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Old June 14th, 2006, 08:50 AM   #31
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But then there are IT workflow solutions for DV and HDV, so that's not really a point in P2's favor. What this ultimately comes down to is using what works for you and your customers today, and keep an eye out for what may be coming in the future. Improvements in the cost and capacity of flash memory should benefit everyone including P2 users, and eventually lead to a wider selection of video cameras using less expensive flash memory.
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Old June 14th, 2006, 04:58 PM   #32
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The SanDisk Extreme III CompactFlash cards are certified for 20 MB/sec sustained read/write speed, which just happens to be what the Panasonic engineers said they need for the HVX200 when they talked to us at WEVA last August.
20 MB/sec to record 1080i dvcproHD?

i suspect that your cf card is no match for a p2 card, so it's really not a basis for comparison:

"Basically, four SD Memory cards are packaged together to create a single P2 card. This gives the P2 card four times the capacity and four times the transfer speed of a single SD Memory card."
https://eww.pavc.panasonic.co.jp/pro...ard/index.html

"The P2 card is essentially a RAID of SD memory cards with an LSI controller tightly packaged in a die-cast PCMCIA enclosure, so data transfer rate increases as memory capacity increases." http://en.wikipedia.org/wiki/P2_(storage_media)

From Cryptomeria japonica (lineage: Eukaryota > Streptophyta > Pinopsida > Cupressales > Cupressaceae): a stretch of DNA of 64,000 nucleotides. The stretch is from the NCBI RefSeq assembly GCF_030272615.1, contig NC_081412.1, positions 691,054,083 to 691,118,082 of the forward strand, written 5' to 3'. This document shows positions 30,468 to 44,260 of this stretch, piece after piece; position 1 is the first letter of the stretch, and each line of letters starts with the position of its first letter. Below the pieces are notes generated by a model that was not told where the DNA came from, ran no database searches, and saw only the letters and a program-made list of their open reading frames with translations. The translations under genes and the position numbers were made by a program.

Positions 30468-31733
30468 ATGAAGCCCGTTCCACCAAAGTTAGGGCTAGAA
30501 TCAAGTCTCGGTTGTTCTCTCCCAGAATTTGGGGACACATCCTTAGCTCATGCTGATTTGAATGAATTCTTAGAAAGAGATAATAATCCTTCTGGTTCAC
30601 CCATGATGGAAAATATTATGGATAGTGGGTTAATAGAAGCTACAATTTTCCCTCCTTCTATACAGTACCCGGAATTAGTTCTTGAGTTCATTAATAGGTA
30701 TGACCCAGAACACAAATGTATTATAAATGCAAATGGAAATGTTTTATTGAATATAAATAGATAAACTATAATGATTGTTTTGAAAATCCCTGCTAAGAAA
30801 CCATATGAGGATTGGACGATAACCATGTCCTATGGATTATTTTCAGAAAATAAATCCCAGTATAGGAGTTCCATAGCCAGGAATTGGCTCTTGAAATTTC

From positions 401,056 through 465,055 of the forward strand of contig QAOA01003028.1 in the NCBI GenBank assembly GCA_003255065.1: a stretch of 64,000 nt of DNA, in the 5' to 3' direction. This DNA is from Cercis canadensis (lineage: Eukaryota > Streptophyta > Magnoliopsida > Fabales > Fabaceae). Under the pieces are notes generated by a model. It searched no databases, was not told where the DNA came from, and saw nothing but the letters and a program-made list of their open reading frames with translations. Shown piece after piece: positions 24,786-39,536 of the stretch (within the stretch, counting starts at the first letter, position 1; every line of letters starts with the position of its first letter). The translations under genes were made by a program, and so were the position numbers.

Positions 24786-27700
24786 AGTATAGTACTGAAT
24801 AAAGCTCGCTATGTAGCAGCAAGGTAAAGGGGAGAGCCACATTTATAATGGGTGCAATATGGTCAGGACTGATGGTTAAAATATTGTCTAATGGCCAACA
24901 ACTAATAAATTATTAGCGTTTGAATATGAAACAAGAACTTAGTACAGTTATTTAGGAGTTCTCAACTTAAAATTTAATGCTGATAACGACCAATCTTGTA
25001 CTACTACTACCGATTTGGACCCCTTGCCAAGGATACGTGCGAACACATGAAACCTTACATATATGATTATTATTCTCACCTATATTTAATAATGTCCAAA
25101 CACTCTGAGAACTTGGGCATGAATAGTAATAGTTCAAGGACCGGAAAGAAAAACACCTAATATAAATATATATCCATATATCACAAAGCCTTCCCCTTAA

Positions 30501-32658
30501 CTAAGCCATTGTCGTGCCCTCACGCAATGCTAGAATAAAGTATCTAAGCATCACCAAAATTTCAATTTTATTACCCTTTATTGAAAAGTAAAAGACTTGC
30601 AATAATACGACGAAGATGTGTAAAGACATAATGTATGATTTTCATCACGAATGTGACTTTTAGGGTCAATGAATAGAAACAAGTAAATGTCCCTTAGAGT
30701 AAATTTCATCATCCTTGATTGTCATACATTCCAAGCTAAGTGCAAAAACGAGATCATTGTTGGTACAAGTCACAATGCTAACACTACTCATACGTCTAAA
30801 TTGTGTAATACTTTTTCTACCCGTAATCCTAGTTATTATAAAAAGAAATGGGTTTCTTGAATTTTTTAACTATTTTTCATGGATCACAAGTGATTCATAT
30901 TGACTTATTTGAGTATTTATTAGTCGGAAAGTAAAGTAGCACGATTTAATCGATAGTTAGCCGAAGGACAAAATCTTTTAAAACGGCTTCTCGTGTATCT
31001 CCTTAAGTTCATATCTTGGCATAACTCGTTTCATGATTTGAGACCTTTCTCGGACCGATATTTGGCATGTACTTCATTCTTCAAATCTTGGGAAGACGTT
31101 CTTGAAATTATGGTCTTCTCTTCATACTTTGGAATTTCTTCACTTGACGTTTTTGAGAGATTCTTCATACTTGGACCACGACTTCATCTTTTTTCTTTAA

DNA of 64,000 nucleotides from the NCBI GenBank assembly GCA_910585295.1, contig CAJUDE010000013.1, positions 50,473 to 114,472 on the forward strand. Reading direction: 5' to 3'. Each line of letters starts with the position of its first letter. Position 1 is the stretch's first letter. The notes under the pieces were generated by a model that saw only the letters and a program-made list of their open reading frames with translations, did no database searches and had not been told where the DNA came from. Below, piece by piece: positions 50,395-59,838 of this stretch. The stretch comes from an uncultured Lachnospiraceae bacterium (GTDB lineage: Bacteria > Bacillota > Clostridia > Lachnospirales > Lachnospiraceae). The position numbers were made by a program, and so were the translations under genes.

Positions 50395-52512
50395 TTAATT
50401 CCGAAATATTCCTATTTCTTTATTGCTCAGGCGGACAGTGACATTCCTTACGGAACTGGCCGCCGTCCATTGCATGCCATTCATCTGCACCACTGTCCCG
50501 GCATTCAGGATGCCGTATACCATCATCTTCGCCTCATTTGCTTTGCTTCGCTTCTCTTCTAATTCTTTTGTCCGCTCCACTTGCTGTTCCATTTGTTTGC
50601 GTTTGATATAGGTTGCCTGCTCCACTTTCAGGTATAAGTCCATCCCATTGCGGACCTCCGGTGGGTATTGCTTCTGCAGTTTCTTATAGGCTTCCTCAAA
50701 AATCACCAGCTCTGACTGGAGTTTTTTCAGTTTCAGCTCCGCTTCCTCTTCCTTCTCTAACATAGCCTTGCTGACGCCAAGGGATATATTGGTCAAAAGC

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Old June 15th, 2006, 01:36 PM   #33
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20 MB/sec to record 1080i dvcproHD?
If that's a query, then yes, it should easily manage it. 20MB/s = 160Mb/s, so 1.6x the data rate of DVCProHD. Which seems a reasonable safety margin, given these are certified sustained speeds. And don't forget we're looking ahead a little, with the next generation of pro cameras, let alone consumer, expected to have data rates around 50-75Mbs with more advanced codecs - JPEG2000 or AVC.
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i suspect that your cf card is no match for a p2 card, so it's really not a basis for comparison:

"Basically, four SD Memory cards are packaged together to create a single P2 card. This gives the P2 card four times the capacity and four times the transfer speed of a single SD Memory card."
The above sentence is (I believe) from a fact sheet put out by Panasonic in the early days of P2. It's still factually true, but is from an era when SD cards were typically 512MB - 1GB at most - and much slower speed, nowhere near enough for DVCProHD, and possibly not even DVCPro50. But times move on, capacities and speeds improve, and the whole reasoning behind P2 falls away. If Panasonic were developing a solid state recording camera NOW, I doubt they would be working on a P2 approach. Just consider the conclusions that the Grass Valley design team came to, starting from a green field approach!

THEORETICALLY an 8GB P2 card should still have an advantage in that theoretically it will download at much faster than real time, and much faster than a CF card. Practically, for average users, the limiting factor is more likely to be the computer and peripherals and the performance of each is likely to be not as different as the figures suggest - that is certainly my experience.